Sermon Illustrations

Only a few days ago I saw a video of the Bradford City fire disaster, as part of a fire training exercise at work. I was eight years old when it happened, and had heard about it, but I had never seen the footage, that was captured live, by a shocked camera crew who just kept filming.

On Saturday 11th May 1985, 11,000 football fan had gathered to watch a football match between Bradford City and Lincoln city. At 15:40 hours that day a small fire was noticed at the back of the Sunwin Stand. The play was continuing, but the fire was also spreading. The commentator mentioned the fire but then resumed commentary on the match, oblivious to the seriousness of the situation. People were simply being moved away from the area of the fire, and fire fighting equipment was requested, but everything else seemed calm. About 30 seconds later the fire was growing and the people at the end of the stand where the blaze was had started to move onto the pitch and so the game was stopped. The people at the other end of the stand simply sat where they were, unaffected by what was happening.

Within a short time the roof of the stadium had combusted into flames and the people at the other end of the stand suddenly began to panick. People were unable to get onto the safety of the pitch in time, 56 people lost their lives and 265 were taken to hospital with serious injuries. Many of the dead were the young and elderly, crushed in the stampede to get to safety. Others died in the flames.

This video is so shocking and upsetting, that it is only used for fire safety exercises and is banned from view to the general public. When I watched it, I was horrified at how unnecessary the deaths were. If only people had reacted when they first saw the fire, and made their way onto the pitch, nobody would have been killed. Even though the footage is almost 20 years old, and I knew the result, as I watched, I still found myself urging people to do something when the flames could first be seen.

There were a number of upsetting factors of the video. An elderly man, who like the rest, hadn’t initially thought that he was in danger, could be seen desperately trying to climb over the seats to the front of the stand and on to the pitch. When he got about half way his clothes had begun to catch fire. He suddenly realised that he was going to make it, just gave up, and waited to die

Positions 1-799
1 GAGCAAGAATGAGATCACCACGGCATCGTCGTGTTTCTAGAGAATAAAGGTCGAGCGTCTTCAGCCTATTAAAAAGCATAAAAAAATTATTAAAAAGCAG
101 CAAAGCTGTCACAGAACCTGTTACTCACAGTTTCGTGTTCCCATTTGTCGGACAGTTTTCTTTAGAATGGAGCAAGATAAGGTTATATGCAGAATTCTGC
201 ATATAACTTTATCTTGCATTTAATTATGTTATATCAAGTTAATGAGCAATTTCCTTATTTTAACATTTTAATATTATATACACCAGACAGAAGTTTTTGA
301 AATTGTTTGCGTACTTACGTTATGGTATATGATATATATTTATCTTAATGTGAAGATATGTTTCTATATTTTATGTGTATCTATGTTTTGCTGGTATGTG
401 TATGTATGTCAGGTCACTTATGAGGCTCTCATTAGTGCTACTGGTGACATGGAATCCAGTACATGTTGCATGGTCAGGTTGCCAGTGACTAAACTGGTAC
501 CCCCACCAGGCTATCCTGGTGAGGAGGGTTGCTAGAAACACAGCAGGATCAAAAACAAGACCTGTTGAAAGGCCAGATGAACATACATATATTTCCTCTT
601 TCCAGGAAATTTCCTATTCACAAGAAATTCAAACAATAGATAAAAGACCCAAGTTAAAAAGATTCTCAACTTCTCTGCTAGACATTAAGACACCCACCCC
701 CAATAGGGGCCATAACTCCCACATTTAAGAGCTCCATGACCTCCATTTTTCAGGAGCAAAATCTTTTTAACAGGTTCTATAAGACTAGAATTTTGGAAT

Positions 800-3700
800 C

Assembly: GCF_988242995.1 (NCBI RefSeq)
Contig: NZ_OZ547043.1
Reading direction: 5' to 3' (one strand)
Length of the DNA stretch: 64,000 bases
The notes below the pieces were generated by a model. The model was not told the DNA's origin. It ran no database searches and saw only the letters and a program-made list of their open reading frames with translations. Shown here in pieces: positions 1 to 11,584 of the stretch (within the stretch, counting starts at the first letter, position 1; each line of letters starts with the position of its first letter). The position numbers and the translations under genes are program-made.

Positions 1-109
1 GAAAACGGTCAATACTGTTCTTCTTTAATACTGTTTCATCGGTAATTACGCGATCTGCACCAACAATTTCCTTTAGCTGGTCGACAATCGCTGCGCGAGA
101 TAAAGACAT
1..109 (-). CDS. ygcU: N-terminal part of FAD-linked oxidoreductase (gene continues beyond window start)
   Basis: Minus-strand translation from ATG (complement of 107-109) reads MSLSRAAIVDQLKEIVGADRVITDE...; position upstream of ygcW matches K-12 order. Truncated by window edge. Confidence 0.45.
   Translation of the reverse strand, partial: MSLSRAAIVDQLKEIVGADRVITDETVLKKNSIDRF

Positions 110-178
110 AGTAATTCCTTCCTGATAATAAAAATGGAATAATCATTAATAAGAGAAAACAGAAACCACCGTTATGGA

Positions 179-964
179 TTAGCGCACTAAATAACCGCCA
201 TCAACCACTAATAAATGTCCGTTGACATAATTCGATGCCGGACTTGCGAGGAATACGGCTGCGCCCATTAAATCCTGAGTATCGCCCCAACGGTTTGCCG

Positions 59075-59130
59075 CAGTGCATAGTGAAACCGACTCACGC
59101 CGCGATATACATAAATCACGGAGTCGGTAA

Another upsetting feature was that, as many people were dying, or about to die, the rest of the crowd who were on the pitch didn’t realise this. They were still singing and chanting football songs, and many were jumping in front of the cameras, trying to get there faces on television. That rejoicing soon went quiet, as reality dawned.

One thing that struck me however was the efforts of one police officer. He had been near to the area of the fire and had realised the seriousness of the situation. He could be seen near to the start of the incident, frantically trying to wave people towards the pitch, towards safety. However, people didn’t seem to be listening to him, it was as if they felt safe in the crowd that they were in. However a number did listen, they went towards the pitch, and they were saved.

When was reading Isaiah chapter 6, it struck me that police officer job was not dissimilar to Isaiah’s. Just like Isaiah he had seen the danger and the coming destruction if the people didn’t act, was desperately trying to guide the people to safety. But just like in Isaiahs day, they thought that they were safe in the crowd and only a few listened. Because of this,...

Continue reading this sermon illustration (Free with PRO)

Related Sermon Illustrations

Related Sermons